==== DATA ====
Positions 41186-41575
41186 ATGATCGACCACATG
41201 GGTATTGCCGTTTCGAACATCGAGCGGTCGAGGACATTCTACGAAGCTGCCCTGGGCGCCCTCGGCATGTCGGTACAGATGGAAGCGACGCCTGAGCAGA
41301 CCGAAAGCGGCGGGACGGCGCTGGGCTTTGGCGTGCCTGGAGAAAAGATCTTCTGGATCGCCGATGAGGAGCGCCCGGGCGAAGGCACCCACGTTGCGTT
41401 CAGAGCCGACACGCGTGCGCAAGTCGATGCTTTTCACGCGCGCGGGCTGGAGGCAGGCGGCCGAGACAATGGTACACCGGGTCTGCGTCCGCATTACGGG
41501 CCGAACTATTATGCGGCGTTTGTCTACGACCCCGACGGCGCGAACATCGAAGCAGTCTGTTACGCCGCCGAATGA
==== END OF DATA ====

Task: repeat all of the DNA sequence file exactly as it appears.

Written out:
Positions 41186-41575
41186 ATGATCGACCACATG
41201 GGTATTGCCGTTTCGAACATCGAGCGGTCGAGGACATTCTACGAAGCTGCCCTGGGCGCCCTCGGCATGTCGGTACAGATGGAAGCGACGCCTGAGCAGA
41301 CCGAAAGCGGCGGGACGGCGCTGGGCTTTGGCGTGCCTGGAGAAAAGATCTTCTGGATCGCCGATGAGGAGCGCCCGGGCGAAGGCACCCACGTTGCGTT
41401 CAGAGCCGACACGCGTGCGCAAGTCGATGCTTTTCACGCGCGCGGGCTGGAGGCAGGCGGCCGAGACAATGGTACACCGGGTCTGCGTCCGCATTACGGG
41501 CCGAACTATTATGCGGCGTTTGTCTACGACCCCGACGGCGCGAACATCGAAGCAGTCTGTTACGCCGCCGAATGA